© 2000. intentions and ideas are built in the system. therefore the artist is left out of the interaction diagram below. [Tanaka. It measures position in the 2D plane. and the angle (2 DOF) relative to the plane.Lisa and the Macintosh. eds. The audience then listens to it at another time. 1999] Reprint from : Trends in Gestural Control of Music. Ircam Centre Pompidou 48 . The picture below on the left shows a prototype of The Global String. System . The level of interactivity should challenge and engage the audience. where the performer instead of playing notes directly to the listener records it first. one could say the electronic brush for the painter. the two degrees of freedom of movement the mouse offers is severely limiting expression compared to the amount of DOF's the human hand has.M. A more suitable tool is the graphic tablet. Battier. the (wireless) pencil offers five degrees of freedom. An extreme example of this is a CD. but still as a physical interface the tablet is not nearly as sensitive as the far more expressive possibilities of the real brush and paint. Software such as Adobe Illustrator and Macromedia Freehand works in consort with this. The interaction between audience and installation. pressure at the tip. The artist's actions. and forms the end of the virtual string. Often the interface consisted of the common elements: virtual objects on the computer screen (icons and buttons) controlled by the mouse and keyboard. M. Interaction between the work and the audience can take place in several ways or modalities. Wanderley and M. one could say that the artist communicates to the audience displaced in time. Fig. or the presence of a person in a room may influence parameters of an installation. A virtual string will be set up through the internet between gallery / performance spaces in Paris and in Tokyo. The string in the picture is the (prototype of the) real world part of the installation. However. Usually a viewer pushes buttons or controls a mouse to select images on a screen.Audience In the case of an installation work (or a CDROM or web site based work). but in practice ranges from straight-forward reactive to confusingly over-interactive. an installation by Atau Tanaka and Kasper Toeplitz which aims to take the interaction quite a bit further away from the computer and the mouse. This string can be played by performers. coupled to the other end of the string at the other side of the world. 5. Current day versions such as developed by Wacom are quite sensitive.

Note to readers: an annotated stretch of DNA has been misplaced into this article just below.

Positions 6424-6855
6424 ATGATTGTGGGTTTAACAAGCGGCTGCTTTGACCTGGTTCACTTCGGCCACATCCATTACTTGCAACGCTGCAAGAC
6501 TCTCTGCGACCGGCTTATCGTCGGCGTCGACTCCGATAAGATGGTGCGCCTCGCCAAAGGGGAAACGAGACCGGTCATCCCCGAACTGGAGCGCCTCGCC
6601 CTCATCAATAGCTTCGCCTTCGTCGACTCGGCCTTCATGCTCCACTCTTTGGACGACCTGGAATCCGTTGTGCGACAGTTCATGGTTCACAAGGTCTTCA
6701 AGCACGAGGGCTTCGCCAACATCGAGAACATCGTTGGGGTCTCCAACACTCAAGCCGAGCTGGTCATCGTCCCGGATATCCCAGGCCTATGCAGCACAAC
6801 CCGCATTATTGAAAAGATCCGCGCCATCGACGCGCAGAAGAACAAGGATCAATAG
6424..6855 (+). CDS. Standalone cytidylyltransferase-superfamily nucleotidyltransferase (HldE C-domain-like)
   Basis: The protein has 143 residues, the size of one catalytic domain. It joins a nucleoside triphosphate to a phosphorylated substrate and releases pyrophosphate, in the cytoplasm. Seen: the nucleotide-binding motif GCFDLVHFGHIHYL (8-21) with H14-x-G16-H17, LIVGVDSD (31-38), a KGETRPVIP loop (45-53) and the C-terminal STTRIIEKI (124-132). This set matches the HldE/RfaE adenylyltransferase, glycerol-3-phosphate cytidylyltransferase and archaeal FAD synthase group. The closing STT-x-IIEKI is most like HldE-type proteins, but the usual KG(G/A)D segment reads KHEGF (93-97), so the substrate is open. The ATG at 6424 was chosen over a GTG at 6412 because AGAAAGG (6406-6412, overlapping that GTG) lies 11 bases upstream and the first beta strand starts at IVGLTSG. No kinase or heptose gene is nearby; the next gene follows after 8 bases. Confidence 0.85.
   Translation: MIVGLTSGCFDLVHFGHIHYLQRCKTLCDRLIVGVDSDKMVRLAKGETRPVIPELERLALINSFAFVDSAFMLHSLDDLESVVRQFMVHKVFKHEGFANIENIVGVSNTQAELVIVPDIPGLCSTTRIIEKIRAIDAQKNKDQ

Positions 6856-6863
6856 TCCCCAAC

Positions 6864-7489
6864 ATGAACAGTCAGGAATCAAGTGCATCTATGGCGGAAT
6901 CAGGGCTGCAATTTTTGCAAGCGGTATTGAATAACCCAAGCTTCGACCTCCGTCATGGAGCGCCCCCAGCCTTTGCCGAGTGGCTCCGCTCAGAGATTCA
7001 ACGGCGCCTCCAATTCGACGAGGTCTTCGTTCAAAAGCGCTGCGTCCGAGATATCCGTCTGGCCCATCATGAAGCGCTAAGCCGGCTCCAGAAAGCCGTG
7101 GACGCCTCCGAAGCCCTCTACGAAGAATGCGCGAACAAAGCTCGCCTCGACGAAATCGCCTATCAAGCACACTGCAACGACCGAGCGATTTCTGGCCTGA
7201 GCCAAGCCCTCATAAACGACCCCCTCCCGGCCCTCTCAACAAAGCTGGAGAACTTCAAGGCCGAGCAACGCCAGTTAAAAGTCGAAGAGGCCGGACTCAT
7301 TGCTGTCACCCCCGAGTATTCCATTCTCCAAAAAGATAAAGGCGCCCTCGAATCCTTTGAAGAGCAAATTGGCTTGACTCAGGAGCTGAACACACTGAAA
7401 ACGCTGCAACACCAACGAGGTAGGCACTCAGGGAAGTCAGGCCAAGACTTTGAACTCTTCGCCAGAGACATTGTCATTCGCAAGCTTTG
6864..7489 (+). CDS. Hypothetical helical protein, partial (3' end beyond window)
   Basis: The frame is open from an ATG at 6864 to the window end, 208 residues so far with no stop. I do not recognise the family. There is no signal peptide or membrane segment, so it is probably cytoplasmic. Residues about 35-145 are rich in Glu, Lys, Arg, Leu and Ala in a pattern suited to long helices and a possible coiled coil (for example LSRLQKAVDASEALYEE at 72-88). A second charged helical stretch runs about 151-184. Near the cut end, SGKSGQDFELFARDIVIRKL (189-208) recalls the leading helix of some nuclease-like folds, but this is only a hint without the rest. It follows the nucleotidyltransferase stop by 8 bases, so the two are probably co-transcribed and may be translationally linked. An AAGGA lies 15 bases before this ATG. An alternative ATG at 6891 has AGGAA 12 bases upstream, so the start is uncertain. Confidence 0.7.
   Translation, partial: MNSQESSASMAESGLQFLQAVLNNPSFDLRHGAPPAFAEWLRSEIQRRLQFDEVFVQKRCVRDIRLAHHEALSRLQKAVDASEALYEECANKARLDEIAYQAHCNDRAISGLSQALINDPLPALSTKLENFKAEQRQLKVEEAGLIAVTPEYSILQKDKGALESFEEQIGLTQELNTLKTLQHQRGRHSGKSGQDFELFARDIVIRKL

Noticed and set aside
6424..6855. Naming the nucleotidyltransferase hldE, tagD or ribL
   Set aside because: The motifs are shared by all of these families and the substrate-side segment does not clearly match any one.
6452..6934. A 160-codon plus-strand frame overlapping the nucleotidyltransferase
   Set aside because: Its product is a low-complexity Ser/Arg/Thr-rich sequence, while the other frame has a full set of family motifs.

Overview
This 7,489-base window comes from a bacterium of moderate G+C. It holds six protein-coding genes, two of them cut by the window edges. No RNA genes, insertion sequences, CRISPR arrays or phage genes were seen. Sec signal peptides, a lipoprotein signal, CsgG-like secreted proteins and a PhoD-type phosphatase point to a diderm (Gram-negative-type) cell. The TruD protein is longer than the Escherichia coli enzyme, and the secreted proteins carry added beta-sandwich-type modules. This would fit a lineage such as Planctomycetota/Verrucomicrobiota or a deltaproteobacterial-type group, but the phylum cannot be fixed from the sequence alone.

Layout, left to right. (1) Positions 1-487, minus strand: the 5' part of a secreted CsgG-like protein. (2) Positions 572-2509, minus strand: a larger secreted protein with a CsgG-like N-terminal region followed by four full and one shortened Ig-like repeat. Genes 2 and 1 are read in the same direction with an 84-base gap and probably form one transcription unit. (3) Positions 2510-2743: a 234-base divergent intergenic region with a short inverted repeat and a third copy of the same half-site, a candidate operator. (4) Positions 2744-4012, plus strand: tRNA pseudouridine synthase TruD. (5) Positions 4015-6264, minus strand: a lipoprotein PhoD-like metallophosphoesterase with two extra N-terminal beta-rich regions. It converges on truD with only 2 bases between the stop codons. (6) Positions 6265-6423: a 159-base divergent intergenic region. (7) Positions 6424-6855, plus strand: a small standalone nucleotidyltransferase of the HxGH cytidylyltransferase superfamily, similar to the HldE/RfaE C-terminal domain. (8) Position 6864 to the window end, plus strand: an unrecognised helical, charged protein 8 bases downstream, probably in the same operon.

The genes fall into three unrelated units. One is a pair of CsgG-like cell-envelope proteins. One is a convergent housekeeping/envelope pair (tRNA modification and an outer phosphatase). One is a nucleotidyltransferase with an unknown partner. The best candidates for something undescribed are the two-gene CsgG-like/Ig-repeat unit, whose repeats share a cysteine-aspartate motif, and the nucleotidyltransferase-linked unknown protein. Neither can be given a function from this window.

eds. 1991]. © 2000. The audience can (and often does) participate by (even subtle and non-verbal) communication directly to the performer(s). When turning to page 105. The system may facilitate new interaction channels. and this is the subject of this paragraph. which may influence the performance. Apart from this direct interaction between the parties. both the interaction through the system as well as direct interaction in the real world (the large arrow below in the diagram). Reprint from : Trends in Gestural Control of Music. Sounds will change (also position) and projections (such as the grid visible in the picture) change as if they were directly touched by the audience [Schwartz. Wanderley and M. The audience can interact with the architecture by pushing against walls. each influencing the other. The diagram in the figure below shows the possible communications. M. the music stops so that the audience can read a poem (about accessibility) [de Jong. Another example is the electronic coffee-table book with built-in sensors I made for a research group at the University of Amsterdam. This is an interactive building. Performer . This book plays music continuously (a rather annoyingly melody through a little microchip as used in wishing cards). The two kinds of interaction with an electronic system as distinguished in the previous paragraphs (the interaction between the performer and the system.Fig. the performer active. and the audience communicates with the performer by interacting with the system.Audience Real interaction is a living two-way process of giving. Two examples of installation work. designed by architects Kas Oosterhuis and Lars Spuybroek (the part shown in the picture).typically the situation created is one of "reaction" not "interaction". In (musical) performance. 6. A situation can be created where the audience and performer meet. In a traditional performance set up the audience is passive. 1997].M. The picture on the right shows part of the interior of the Water Pavilion in Zeeland. there can be two active parties: the performer(s) and the audience.Centre Pompidou 49 . pulling ropes and other ways. while maintaining the quality of the performance at a high level. performer and audience can communicate with each other through the system. and the interaction between the audience and the work performed through the system) can take place at the same time through one system. entering hotspots. The increasing use of "audience participation" in a traditional concert setting acknowledges the need but does not address the issue in any depth . receiving and giving back. NL.System . as if conversing. Battier. except when placed on the shelf or read up side down. The performer communicates to the audience through the system. Ircam .